the film snob

A cyberspace journal about my experiences as an NYU film school grad student, reviews of current and classic films, film and TV news, and the rants and raves of an admitted (and unapologetic) film snob.

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Esse Quam Videri -- To be, rather than to appear

Tuesday, December 26, 2006

Miss Potter













Miss Potter is a film that doesn’t quite work and yet somehow remains charming and even moving regardless.

Beatrix Potter (Renee Zellweger) is something of an aberration in 1902 London. 32 years-of-age and single, she is a virtual outcast, preferring the company of her own drawings to that of suitable, if silly, young men of the proper rank and station. This does not bother her. Quite the contrary. Something of a Victorian feminist, she is perfectly content with her lot in life, a sort of glorified housekeeper to her father and mother so long as she can continue to paint and write.

One day she decides to shop around her work to various London publishers. Her children’s books, filled with talking bunnies and ducks, do not go over well until she meets a pair of bothers, Harold and Fruing Warne (Anton Lesser and David Bamber). Secretly keen on giving their younger sibling Norman (Ewan McGregor) something to do in order to keep him out of their way, they accept to print her book, “The Tale of Peter Rabbit.”

But no one expected Norman to take Beatrix’s work as seriously as she did, nor did anyone imagine how enthusiastically children would snatch up her books. Almost overnight, Beatrix Potter finds herself very famous, very rich, and very much in love with Norman. Disapproving of her artistic endeavors, Beatrix’s strait-laced, upper-crust parents certainly do not appreciate her relationship with a man so below their social station. While Beatrix’s father understands her more than he is often willing to let on, it is to her mother that Beatrix is a mystery and a deep disappointment.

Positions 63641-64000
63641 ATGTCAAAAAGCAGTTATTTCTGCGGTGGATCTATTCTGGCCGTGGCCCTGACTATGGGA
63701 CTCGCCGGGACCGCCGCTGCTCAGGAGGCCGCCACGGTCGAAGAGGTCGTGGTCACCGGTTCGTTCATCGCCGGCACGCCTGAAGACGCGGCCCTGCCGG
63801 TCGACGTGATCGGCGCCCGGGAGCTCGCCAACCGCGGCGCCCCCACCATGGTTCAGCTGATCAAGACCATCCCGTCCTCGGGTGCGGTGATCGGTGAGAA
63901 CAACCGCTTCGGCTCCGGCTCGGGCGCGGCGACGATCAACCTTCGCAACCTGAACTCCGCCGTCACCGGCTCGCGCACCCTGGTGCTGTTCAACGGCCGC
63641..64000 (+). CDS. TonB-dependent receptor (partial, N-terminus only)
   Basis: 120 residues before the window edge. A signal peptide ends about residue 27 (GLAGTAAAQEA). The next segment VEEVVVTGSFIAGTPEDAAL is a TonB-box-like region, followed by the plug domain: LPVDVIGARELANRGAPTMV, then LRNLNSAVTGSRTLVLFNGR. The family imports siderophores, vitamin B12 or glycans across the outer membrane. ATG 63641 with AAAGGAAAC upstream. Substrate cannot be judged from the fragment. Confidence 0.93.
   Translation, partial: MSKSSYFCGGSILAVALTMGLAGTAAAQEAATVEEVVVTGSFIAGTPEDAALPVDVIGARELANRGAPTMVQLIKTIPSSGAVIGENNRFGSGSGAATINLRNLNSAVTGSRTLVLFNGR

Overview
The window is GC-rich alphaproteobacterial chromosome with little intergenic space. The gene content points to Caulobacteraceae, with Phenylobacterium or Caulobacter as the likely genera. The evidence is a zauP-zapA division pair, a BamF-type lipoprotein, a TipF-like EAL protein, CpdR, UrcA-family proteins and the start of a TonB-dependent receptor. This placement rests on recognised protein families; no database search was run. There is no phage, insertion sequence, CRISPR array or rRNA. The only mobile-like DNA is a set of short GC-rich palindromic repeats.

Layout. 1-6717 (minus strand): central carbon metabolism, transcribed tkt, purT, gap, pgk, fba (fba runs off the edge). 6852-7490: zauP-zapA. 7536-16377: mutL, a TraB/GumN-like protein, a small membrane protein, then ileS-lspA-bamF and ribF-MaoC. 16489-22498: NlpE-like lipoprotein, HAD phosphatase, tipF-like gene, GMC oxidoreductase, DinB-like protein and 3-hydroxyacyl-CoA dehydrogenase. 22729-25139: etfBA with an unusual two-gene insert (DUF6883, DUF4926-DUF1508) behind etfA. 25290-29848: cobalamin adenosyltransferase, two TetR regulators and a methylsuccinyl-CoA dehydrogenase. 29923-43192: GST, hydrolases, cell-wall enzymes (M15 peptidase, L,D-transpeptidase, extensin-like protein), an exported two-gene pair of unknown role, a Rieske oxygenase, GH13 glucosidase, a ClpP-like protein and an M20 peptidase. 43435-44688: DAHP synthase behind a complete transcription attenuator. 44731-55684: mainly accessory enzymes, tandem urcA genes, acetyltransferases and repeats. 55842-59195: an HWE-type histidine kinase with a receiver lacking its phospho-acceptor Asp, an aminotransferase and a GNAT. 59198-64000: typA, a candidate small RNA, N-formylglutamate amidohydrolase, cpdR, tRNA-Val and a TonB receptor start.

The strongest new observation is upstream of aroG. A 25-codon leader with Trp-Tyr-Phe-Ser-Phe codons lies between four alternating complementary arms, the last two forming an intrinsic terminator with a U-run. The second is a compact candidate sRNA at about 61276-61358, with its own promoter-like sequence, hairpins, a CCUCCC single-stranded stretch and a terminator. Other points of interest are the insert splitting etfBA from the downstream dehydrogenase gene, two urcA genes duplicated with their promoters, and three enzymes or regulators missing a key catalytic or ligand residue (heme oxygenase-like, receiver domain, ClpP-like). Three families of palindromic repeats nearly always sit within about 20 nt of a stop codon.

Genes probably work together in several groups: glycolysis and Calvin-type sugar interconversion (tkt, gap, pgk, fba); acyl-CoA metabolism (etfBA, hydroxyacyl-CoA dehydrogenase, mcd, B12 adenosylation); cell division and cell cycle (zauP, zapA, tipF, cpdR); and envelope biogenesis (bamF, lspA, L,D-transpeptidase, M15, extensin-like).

This would have been and perhaps should have been enough for a wonderful film. However, the filmmakers decided to branch out beyond this chapter of Beatrix’s life, encompassing many of the years that followed. The latter half of Miss Potter covers a shattering tragedy in Beatrix’s life and the burgeoning environmentalist’s efforts to secure land in England’s Lake District in order to keep it out of the hands of greedy developers. What does this have to do with the Peter Rabbit? Not much. The problem with this latter bit is that it feels tacked on, the over-reaching efforts of a screenwriter who simply couldn’t exclude any gem about his character’s life. While exhaustively researched, the film punches all the historical highpoints at the expense of any driving excitement.

Miss Potter took decades to get made. Much as Beatrix Potter herself had a devil of a time getting her “bunny book” published, it couldn’t have been much easier pitching a “bunny movie.” And then came Finding Neverland, the luminous tale about J.M. Barry and the inspiration for “Peter Pan.” A film of whimsy and delightful flights of fancy, Miss Potter attempts to ride the coattails of Neverland’s esthetics. And it works, albeit only intermittently.

And that is perhaps the oddest part of all. Director Chris Noonan (helmer of the overwhelmingly charming Babe) chose Miss Potter to break his 11-year sabbatical from filmmaking. So it comes as something of a surprise that, after making the most endearing film ever made about talking animals, Potter’s drawings that come to life aren’t featured more prominently and given more room to run. There was a lavishly charming film in there, just waiting to break out, but it is never given the chance.

It must also be said that Renee Zellweger is miscast as Potter. Not woefully, scandalously miscast; she simply struggles to make Beatrix credible. While her cherubic features take us half the way, her visible efforts to “play British” shatter the illusion and we never really buy into her in the role. Instead of Zellweger, it’s her co-stars who really impress. McGregor is smooth and charming. But it is Emily Watson as Norman’s sister, Millie, who steals the show as a feminist firecracker Jane Austin would have envied.

And so it is, perhaps, amazing that in spite of all these shortcomings and missteps, Miss Potter still succeeds. While it cannot sustain the fairytale enchantment of something like Finding Neverland, Miss Potter is, nonetheless, a worthy and sweet, middle-of-the-road biopic.

Beatrix Potter created a series of books and characters that are as beloved today as they were a hundred years ago when she first dreamed them into existence. While the filmic version of her life bites off more than it can satisfactorily chew, it provides just the sort of pleasant diversion for which the season calls.

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